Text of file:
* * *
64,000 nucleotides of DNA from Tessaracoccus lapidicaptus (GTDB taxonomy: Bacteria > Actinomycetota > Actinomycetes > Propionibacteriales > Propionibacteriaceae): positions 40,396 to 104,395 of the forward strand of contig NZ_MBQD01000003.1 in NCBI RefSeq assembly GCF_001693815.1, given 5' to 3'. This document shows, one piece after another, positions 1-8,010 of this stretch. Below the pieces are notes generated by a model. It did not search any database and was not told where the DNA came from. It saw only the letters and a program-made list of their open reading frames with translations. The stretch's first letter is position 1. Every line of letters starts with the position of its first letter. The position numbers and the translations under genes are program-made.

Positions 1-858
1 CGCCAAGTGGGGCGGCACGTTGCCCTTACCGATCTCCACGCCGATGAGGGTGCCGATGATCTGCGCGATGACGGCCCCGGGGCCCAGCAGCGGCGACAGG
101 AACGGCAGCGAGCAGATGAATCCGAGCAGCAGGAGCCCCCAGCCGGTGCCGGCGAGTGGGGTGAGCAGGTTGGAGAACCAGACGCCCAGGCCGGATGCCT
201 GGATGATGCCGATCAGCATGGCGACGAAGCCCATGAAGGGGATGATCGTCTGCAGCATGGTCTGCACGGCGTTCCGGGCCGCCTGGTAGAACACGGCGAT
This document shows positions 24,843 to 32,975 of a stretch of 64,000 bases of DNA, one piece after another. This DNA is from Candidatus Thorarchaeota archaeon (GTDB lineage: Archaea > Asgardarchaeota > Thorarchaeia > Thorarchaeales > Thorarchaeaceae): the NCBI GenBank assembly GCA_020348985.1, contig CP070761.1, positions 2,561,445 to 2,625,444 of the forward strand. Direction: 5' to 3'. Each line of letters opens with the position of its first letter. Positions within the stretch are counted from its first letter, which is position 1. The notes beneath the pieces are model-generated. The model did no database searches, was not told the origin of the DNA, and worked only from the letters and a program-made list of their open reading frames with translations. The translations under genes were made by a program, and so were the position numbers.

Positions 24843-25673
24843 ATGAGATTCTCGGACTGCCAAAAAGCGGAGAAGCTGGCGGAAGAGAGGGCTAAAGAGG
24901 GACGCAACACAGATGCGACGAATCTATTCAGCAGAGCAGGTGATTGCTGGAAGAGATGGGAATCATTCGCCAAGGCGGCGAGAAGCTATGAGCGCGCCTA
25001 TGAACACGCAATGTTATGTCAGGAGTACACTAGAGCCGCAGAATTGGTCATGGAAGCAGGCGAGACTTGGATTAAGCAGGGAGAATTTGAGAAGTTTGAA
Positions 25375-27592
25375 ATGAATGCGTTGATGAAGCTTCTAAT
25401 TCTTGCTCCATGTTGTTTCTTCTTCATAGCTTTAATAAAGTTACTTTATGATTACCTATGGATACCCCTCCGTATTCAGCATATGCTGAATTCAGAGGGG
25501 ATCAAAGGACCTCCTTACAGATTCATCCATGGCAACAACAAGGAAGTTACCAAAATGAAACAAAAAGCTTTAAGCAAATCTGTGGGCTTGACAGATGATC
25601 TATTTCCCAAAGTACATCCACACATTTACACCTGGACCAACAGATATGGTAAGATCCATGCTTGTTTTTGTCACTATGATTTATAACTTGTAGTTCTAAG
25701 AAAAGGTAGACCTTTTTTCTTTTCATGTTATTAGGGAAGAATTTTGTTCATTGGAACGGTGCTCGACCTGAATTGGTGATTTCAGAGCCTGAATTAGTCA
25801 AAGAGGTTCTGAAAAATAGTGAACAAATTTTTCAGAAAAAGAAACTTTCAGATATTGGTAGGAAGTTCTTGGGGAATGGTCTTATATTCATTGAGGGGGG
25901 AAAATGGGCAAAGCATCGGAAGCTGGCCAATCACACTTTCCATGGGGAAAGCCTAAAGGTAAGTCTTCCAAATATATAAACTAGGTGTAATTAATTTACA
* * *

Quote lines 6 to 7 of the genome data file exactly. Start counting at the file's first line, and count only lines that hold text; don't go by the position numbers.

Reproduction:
This document shows positions 24,843 to 32,975 of a stretch of 64,000 bases of DNA, one piece after another. This DNA is from Candidatus Thorarchaeota archaeon (GTDB lineage: Archaea > Asgardarchaeota > Thorarchaeia > Thorarchaeales > Thorarchaeaceae): the NCBI GenBank assembly GCA_020348985.1, contig CP070761.1, positions 2,561,445 to 2,625,444 of the forward strand. Direction: 5' to 3'. Each line of letters opens with the position of its first letter. Positions within the stretch are counted from its first letter, which is position 1. The notes beneath the pieces are model-generated. The model did no database searches, was not told the origin of the DNA, and worked only from the letters and a program-made list of their open reading frames with translations. The translations under genes were made by a program, and so were the position numbers.

Positions 24843-25673